Wild world

Karin Lock reviews The New Wilderness by Diane Cook

In this age of eco-anxiety, nature is often depicted as something precious and apart, a sacred space to be protected and treated with reverence. The reality is humans are integral to nature, rather than separate from it. Why we pollute our habitats, despite the detrimental effect this has on our own wellbeing (and the planet’s eco-system), is a mystery.

In Britain a new movement promises to ‘rewild’ the countryside to reduce biodiversity loss and prevent climate change. Diane Cook takes this idea and distorts it in her debut dystopian novel The New Wilderness. The book’s setting is the Wilderness State, a massive fenced-off area that is off-limits to the public for some unknown reason.

20 volunteers (the Community) are offered the chance to explore this wilderness on foot as part of an experiment. What starts as a camping trip turns into a gruelling endurance test as the Community encounter hunger, wild animals, and flash floods. They have a manual of rules to follow; they cannot camp in the same place twice, must carry all their rubbish and leave no trace of fire.

Bea has joined the experiment because of her daughter Agnes’ failing health. Agnes cannot breathe in the city because of the dangerous air pollution levels. They both adapt to the wild and become excellent trackers. By watching the animals, they know the seasons, the whereabouts of safe drinking water, and when to hide from storms or predators.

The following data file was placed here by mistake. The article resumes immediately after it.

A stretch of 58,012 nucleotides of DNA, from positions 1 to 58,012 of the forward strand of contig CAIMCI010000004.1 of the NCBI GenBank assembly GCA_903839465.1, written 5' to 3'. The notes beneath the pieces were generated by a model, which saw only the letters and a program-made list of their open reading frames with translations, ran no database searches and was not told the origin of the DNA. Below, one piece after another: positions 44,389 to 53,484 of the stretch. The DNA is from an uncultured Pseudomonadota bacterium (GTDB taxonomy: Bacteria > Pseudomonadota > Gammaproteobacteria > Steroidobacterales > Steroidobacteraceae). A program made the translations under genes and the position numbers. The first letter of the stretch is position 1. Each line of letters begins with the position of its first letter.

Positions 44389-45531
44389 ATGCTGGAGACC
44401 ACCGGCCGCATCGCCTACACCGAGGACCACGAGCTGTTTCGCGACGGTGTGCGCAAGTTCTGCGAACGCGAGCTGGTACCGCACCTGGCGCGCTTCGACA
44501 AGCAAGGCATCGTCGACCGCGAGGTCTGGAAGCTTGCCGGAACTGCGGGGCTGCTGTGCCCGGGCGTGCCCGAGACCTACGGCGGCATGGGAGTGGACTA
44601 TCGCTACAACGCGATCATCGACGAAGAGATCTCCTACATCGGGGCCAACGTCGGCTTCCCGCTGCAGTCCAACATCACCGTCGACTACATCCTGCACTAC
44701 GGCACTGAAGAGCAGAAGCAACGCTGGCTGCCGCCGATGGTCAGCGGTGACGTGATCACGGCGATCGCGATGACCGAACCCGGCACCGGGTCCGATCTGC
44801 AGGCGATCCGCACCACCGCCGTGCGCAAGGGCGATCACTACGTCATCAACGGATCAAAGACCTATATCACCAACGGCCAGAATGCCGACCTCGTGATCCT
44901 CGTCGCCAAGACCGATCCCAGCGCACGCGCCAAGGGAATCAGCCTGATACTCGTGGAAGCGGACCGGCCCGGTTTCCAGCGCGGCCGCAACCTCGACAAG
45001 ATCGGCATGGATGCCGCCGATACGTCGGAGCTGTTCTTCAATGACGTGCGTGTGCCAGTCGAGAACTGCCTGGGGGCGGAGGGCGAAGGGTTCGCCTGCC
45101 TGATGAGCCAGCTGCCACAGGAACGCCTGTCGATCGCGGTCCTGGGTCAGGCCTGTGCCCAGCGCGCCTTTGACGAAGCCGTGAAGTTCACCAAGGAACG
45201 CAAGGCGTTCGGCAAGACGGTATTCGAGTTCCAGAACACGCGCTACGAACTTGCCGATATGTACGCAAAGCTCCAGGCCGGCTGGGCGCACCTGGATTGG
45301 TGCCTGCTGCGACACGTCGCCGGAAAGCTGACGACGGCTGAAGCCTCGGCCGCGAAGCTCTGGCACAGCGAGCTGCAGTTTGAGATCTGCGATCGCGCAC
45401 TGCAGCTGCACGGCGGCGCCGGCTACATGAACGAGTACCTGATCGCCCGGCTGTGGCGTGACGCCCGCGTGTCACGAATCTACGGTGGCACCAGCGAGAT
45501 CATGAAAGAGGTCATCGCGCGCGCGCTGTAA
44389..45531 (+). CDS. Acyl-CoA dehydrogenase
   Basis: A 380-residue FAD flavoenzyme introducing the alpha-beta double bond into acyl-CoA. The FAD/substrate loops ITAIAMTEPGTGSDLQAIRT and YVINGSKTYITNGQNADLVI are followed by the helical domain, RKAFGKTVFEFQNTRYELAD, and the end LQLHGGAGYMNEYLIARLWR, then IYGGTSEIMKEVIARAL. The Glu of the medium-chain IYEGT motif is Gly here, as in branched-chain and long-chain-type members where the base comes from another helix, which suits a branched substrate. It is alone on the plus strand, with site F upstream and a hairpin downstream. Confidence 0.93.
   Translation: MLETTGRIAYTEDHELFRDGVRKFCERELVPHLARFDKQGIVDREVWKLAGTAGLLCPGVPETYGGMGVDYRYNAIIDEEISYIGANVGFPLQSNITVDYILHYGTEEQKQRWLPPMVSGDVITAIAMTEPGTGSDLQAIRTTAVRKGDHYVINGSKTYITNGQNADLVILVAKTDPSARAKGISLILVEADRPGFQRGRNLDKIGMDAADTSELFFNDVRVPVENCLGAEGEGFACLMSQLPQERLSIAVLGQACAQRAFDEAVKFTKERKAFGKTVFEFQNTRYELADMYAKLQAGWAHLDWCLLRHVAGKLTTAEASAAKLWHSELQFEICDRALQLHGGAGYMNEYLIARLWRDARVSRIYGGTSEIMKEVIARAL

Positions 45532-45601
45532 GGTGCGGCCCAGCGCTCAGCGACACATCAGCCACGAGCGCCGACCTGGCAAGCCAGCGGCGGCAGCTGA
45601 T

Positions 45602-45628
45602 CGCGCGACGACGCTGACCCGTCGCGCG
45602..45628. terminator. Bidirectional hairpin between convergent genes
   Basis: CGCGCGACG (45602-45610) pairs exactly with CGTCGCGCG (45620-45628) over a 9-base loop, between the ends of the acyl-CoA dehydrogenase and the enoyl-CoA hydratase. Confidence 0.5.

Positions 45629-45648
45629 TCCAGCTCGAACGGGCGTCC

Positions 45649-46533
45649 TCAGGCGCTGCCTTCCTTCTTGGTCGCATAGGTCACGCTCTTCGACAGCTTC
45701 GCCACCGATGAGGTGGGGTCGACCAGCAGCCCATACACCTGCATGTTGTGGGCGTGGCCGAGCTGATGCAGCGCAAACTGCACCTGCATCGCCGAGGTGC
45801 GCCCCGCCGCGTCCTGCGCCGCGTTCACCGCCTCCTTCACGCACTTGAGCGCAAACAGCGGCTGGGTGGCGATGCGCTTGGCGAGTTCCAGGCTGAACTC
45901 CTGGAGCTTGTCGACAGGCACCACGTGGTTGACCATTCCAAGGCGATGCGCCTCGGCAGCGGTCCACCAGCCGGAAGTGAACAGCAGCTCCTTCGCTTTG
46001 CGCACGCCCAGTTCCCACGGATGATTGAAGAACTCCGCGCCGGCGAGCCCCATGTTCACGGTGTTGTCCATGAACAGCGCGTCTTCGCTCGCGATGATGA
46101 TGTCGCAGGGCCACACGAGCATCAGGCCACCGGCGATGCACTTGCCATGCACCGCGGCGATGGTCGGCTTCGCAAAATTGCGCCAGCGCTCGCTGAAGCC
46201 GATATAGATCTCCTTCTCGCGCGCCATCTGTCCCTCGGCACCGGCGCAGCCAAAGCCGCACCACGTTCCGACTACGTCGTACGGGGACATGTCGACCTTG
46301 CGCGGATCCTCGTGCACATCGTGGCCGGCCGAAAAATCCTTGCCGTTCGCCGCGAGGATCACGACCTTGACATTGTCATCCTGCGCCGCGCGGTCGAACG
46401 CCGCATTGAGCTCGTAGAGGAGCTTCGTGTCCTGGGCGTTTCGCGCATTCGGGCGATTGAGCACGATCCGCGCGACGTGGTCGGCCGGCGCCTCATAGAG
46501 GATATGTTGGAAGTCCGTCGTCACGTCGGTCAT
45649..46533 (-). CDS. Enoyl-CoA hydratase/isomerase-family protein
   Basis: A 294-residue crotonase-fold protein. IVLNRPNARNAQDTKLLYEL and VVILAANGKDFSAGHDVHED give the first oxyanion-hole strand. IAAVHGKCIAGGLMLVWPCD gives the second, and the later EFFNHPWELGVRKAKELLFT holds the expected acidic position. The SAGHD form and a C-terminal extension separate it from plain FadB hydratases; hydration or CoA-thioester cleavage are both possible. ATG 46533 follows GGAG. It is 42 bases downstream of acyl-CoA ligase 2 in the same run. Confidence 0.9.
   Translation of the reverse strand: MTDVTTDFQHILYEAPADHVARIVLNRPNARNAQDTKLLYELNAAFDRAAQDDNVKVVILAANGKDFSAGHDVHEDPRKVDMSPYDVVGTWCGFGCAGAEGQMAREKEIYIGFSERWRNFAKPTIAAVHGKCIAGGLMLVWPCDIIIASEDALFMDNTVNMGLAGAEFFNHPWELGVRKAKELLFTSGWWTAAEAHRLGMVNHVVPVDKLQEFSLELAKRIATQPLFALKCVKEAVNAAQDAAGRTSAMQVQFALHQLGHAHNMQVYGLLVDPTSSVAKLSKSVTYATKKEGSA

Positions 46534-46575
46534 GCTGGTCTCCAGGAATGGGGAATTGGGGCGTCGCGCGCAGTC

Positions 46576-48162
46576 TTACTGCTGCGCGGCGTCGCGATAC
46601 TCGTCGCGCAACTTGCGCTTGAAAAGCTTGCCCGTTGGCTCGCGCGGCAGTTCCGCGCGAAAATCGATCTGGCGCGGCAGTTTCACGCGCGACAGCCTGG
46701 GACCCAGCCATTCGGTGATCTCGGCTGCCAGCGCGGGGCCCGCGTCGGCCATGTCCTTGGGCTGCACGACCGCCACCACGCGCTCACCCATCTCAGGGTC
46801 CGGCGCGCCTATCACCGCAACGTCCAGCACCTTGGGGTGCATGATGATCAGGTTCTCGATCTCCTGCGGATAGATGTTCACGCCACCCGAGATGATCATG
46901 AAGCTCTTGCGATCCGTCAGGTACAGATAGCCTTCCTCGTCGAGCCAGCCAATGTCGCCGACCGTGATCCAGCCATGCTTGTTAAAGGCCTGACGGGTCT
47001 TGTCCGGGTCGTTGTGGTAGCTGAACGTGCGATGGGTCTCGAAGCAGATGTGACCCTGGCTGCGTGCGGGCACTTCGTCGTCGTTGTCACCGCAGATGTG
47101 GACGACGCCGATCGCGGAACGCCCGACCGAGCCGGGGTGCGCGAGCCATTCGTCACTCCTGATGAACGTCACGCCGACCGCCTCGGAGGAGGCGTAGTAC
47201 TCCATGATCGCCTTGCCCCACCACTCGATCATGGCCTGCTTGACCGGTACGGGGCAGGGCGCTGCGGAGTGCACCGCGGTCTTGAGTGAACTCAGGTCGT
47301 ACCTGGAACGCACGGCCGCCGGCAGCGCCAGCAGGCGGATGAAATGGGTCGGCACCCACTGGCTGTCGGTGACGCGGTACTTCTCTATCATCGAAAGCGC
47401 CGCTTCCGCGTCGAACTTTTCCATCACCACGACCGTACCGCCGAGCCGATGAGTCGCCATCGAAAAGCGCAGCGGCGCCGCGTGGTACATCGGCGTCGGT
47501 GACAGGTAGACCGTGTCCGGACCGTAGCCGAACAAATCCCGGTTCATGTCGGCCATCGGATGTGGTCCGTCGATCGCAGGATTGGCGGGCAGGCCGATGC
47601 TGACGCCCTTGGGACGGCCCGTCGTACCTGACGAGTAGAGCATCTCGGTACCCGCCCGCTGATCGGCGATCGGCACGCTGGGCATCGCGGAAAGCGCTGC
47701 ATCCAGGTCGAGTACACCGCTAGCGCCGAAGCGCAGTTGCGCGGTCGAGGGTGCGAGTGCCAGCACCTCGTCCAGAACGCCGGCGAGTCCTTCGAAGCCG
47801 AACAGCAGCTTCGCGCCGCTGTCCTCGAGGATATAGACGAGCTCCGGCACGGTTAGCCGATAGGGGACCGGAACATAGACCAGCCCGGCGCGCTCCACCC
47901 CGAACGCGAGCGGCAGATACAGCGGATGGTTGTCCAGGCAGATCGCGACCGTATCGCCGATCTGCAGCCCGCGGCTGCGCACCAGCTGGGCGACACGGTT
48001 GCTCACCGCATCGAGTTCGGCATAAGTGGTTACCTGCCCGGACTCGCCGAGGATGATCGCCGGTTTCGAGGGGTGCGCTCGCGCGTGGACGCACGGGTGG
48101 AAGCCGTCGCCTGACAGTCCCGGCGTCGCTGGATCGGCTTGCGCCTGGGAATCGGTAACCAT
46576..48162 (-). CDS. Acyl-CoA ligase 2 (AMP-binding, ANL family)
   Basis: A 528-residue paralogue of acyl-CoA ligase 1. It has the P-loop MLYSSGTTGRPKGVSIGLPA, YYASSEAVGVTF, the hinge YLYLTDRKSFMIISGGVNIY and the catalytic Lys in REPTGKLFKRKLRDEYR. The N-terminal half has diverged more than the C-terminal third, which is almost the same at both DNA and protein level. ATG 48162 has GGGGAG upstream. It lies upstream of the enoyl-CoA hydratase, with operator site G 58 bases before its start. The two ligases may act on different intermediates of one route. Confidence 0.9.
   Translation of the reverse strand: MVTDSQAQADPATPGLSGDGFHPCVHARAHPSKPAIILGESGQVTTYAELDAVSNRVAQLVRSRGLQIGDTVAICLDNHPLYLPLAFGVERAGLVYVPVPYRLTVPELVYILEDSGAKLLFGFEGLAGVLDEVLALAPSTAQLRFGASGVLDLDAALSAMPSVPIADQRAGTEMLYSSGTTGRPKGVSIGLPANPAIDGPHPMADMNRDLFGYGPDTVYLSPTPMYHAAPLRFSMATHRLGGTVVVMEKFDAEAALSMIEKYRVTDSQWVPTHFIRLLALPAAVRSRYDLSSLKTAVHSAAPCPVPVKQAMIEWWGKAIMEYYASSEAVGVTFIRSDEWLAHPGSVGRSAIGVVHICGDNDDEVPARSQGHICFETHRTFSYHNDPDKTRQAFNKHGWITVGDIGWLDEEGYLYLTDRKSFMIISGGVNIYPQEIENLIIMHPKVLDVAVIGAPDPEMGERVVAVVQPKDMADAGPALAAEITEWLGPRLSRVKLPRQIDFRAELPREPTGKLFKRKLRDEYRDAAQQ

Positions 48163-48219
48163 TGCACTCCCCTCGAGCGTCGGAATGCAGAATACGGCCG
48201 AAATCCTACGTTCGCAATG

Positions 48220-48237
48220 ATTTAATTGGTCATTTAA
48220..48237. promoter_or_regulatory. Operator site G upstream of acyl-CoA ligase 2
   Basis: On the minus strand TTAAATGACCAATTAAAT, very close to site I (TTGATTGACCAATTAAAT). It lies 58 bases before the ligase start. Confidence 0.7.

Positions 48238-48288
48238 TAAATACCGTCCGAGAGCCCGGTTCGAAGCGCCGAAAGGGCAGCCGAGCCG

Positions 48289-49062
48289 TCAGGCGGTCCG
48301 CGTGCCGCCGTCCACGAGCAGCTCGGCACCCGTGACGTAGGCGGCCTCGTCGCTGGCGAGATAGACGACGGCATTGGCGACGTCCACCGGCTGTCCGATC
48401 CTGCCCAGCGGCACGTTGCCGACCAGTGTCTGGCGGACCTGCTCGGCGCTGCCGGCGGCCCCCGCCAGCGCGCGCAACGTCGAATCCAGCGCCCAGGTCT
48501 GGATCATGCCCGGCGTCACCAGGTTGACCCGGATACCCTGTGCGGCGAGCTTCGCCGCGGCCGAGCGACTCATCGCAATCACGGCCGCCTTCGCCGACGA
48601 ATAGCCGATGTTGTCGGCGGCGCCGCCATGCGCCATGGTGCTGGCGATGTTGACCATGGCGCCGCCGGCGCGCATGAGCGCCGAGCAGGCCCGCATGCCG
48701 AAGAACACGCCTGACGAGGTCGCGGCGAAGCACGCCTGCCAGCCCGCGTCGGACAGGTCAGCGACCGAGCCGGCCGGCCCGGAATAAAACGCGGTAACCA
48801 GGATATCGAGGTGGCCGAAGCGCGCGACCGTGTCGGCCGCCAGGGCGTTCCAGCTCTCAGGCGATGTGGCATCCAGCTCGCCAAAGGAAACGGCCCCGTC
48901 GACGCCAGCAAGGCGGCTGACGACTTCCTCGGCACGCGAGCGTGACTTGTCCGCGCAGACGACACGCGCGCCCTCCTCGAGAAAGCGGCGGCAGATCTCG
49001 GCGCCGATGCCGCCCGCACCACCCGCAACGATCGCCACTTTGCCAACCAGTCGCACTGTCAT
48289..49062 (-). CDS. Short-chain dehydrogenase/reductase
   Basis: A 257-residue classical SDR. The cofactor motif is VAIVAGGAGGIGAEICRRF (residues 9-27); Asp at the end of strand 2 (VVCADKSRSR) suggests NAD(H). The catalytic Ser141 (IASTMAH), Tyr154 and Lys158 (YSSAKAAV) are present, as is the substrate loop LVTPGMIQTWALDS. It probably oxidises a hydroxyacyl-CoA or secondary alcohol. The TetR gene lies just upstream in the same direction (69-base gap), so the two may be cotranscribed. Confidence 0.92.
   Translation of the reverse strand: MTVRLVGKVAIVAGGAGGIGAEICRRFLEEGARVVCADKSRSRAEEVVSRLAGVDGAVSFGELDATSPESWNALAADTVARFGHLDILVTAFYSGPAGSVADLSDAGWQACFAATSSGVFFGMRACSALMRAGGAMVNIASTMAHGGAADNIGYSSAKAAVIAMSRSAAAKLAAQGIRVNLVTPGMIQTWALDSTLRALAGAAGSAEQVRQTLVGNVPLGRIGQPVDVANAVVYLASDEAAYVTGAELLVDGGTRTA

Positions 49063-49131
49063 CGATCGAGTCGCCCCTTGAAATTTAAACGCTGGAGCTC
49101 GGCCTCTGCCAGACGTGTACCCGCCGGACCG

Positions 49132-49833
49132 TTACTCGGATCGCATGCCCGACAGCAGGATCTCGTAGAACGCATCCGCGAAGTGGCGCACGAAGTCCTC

Bea struggles deeply with her motherly instinct of putting her daughter’s health first. She misses her own mother (a city dweller) desperately. As months turn into years, Bea loses patience with the group, the landscape, and the experiment. When the Community is diverted to a far-off unexplored part of the zone, Bea makes a drastic decision that changes her destiny.

This vivid, imaginative story examines the challenges of living in a nomadic community and giving up everyday luxuries. The harshness of survival makes attachment and sentimentality difficult: death might be round the next corner.

Yet rituals bind the people together, providing a break from the monotony of primitive existence.

Like a spin-off of The Hunger Games, this book’s world comprises numerous habitation zones wherein movement is severely restricted. There are manufacturing and mining areas where workers live; a city zone for the middle classes; and the fabled but unseen private lands for the super-rich. The novel posits the question: who is most free in this world?

The rangers who patrol the Wilderness State in trucks, policing the Community’s activities, seem to have the most liberated status. They access the wildness at will, have good working conditions and are in positions of authority. After four years, the Community starts to rebel against them: “And we wait here. Waiting for what? Our keepers to give us our orders?”

Much of this tale sounds eerily familiar: the scenario of being in an experiment; undergoing tracking and testing; submitting to ever-changing rules (and fines); and wandering in circles aimlessly, is recognisable.

The New Wilderness is a contribution to the ‘cli-fi ’ literary genre – a glance at future biospheres that feel raw and bleak but believable. The UK government’s refusal to lower legal air pollution levels despite a recent court ruling is worrying. Plans for the Great Reset are in the offing and trees are being felled to prevent interference with new technologies. The New Wilderness may already be here.